Why relaxing is so much work.
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How to raise happy and resilient children
Erin Leonard Ph.D.
A narcissist treats acquaintances like gold & a partner with disdain. It's common for him to put more energy into fluffing his own image than quality interactions with a loved one.
The hero/victim defense creates an altered reality in which a partner is constantly "innocent" and "honorable" despite their manipulative and unkind behavior.
A partner who accuses you of being insecure may be the one with deep and hidden insecurities.
The difference between an empathic approach and a sympathetic response may determine the amount of grit a child brings to the table in life.
There is an understandable psychological explanation for remaining in a painful relationship and it may not have anything to do with love. Understanding the dynamic may be freeing.
Involvement with a partner who shames, dismisses, and punishes a person for expressing a feeling he or she does not like may cause self-doubt.
Understanding these manipulative tactics can help detect a narcissistic partner.
If small disagreements end in epic battles and your feelings are constantly disregarded, you may be involved with a person who lacks emotional intelligence.
Swaying from the hero who is going to save the day to the most broken individual allows a person to evade accountability and fuel his or her own ego.
A partner who suddenly abandons the relationship may lack the ability to sustain closeness.
It may be easier for a partner who struggles with closeness to unplug and reset with a new person. Going through the motions of getting close may be less taxing than sustaining it.
People pleasers are terrified they will be rejected and excluded by friends, and consumed with worry about disappointing others.
4 strategies help transform a flirty rapport into a deep and lasting connection.
Although a narcissist and a people-pleaser may act differently in relationships, they may have something in common: a parent who could not deal with their feelings.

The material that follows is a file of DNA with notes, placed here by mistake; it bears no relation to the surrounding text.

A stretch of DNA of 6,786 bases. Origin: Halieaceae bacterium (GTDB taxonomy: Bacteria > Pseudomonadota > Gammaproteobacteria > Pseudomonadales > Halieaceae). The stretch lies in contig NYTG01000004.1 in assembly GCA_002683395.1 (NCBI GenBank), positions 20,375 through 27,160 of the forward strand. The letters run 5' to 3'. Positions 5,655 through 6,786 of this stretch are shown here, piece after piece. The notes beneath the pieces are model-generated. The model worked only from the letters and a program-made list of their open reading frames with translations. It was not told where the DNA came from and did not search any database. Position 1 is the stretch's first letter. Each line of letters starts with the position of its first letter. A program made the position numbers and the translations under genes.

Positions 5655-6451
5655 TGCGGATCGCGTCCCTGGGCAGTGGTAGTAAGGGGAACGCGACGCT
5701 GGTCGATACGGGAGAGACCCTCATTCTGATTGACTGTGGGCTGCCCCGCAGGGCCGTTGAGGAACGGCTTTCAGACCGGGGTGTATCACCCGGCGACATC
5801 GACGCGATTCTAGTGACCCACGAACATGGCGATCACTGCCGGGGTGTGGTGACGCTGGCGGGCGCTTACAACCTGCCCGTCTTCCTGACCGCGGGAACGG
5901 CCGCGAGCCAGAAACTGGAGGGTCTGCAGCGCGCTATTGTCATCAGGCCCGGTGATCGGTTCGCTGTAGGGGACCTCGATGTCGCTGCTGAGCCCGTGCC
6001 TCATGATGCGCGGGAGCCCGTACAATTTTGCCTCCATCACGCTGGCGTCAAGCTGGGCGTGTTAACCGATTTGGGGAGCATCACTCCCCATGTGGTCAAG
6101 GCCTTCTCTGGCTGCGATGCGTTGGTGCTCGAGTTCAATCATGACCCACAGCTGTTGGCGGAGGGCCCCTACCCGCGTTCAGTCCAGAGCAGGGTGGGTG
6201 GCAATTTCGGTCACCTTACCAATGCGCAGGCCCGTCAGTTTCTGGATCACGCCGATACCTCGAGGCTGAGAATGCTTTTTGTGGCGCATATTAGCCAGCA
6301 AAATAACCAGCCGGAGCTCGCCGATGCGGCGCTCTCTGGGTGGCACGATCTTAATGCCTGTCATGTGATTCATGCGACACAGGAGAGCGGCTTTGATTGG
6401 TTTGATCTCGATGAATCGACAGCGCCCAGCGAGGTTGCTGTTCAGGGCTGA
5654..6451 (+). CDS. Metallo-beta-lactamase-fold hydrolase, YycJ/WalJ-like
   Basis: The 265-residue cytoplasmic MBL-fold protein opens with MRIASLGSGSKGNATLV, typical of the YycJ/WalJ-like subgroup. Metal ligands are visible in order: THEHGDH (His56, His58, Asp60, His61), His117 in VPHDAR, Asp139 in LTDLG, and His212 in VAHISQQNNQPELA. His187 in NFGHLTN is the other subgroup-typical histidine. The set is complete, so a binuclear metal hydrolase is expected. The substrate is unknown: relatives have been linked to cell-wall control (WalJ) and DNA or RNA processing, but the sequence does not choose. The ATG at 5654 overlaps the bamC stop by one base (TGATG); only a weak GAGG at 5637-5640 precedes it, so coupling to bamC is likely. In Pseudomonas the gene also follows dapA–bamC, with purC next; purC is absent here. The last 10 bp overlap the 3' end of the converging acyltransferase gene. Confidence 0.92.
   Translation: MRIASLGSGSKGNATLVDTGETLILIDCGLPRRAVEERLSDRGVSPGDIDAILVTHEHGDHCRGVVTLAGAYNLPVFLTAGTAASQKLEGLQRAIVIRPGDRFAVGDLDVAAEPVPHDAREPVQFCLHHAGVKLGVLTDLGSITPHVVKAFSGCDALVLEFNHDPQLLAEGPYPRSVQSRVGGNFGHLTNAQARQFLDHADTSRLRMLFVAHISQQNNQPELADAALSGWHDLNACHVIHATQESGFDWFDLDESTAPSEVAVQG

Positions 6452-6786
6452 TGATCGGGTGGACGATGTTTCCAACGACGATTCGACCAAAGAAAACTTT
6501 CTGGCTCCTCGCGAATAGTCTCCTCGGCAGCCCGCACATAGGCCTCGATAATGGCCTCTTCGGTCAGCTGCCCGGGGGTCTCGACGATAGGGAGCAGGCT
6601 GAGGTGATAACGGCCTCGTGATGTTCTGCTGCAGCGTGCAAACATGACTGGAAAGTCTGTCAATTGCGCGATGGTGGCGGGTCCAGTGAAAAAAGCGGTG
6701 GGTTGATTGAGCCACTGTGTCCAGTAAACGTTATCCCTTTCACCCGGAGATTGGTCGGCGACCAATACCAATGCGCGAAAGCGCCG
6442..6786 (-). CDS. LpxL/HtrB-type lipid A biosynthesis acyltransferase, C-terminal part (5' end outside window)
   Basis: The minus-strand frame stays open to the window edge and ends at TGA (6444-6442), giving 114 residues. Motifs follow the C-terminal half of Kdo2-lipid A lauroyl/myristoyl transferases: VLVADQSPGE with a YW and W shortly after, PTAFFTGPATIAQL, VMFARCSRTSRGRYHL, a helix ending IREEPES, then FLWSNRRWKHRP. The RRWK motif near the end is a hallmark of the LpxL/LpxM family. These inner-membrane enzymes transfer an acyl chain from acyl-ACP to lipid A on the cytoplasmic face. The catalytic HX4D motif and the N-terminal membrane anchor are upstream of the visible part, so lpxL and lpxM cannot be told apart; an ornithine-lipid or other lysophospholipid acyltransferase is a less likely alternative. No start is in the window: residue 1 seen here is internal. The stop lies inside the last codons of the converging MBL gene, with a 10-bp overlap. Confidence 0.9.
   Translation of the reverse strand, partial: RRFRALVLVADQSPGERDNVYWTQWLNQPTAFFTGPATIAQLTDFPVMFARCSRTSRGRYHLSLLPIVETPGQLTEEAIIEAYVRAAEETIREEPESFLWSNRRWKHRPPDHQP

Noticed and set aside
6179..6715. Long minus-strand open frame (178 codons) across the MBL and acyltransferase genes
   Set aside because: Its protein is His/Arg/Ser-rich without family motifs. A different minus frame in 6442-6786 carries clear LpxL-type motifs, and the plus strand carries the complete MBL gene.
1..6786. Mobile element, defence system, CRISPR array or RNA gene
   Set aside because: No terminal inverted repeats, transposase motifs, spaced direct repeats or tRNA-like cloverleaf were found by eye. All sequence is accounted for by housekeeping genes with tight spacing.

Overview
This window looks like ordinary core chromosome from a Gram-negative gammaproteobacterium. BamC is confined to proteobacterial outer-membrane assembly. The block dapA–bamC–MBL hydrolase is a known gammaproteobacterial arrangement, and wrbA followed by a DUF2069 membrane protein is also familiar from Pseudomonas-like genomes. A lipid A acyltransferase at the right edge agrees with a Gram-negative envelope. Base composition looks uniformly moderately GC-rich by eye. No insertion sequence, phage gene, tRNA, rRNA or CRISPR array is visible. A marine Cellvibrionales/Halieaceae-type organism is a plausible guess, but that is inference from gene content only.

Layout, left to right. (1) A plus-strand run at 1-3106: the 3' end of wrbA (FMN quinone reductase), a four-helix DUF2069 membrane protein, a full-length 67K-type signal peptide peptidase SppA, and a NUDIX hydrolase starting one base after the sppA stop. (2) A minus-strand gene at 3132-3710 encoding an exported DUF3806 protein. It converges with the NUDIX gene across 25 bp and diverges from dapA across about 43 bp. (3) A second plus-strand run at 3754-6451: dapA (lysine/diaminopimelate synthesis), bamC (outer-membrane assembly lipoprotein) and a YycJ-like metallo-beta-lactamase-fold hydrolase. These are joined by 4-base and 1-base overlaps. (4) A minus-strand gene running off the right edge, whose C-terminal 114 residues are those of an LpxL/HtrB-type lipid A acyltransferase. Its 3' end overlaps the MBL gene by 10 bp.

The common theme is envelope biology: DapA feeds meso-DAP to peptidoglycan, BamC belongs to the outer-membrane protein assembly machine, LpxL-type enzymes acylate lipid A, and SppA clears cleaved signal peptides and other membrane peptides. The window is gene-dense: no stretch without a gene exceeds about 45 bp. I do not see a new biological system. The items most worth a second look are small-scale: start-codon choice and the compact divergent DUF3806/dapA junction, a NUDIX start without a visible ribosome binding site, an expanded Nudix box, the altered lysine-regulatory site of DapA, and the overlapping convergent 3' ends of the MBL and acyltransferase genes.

Understanding the inner world of a teen provides a parent with insight and the tools to help.
Knowing what to say to help a friend in crisis is critical. Yet, some friends seem to get angry when you try to help. Several strategies help a person deal with both scenarios.
Using anxiety as a barometer to gauge mental health may not be accurate. Distinguish mental health from emotional health and understand how and when you experience anxiety.
A narcissist often won't show his or her true colors until a partner is invested. But one trait may shed light on a person's character: The inability to resolve conflict peacefully.
Setting boundaries is tricky, especially for a people-pleaser. These 5 simple tactics can help.
4 tips to help a partner put their empathy into words.
Having a secure attachment style does not always mean that a person feels secure.
Relationship anxiety is painful and confusing. But understanding where the anxiety comes from can help.
A person who constantly poses as either the hero or the victim is someone who leverages a good deed to gain control and poses as a victim to evade accountability.
"When things are good, they are great, but when they are bad, they are very bad" is a sentiment I have heard from many couples who struggle with conflict resolution. Find out why.
Food is warm, appealing, and comforting. It closely resembles love. A tendency to overeat may indicate a hunger for emotional sustenance.
Four techniques prepare a parent to assist a child with the anxiety that is overarching today.
Diving into a new relationship headfirst can be tempting, but these 10 signs can help you decipher if the love will last.
Three tendencies clarify mild and fairly harmless narcissistic tendencies from full-blown narcissism.
There are two questions a parent can ask an adolescent to quickly assess the status of his or her self-esteem.
A partner who was once loving is now disinterested, aloof, and self-serving. What may be revealed by this change in demeanor and temperament?
Erin Leonard, Ph.D. is a practicing psychotherapist and the author of three books about relationships and parenting.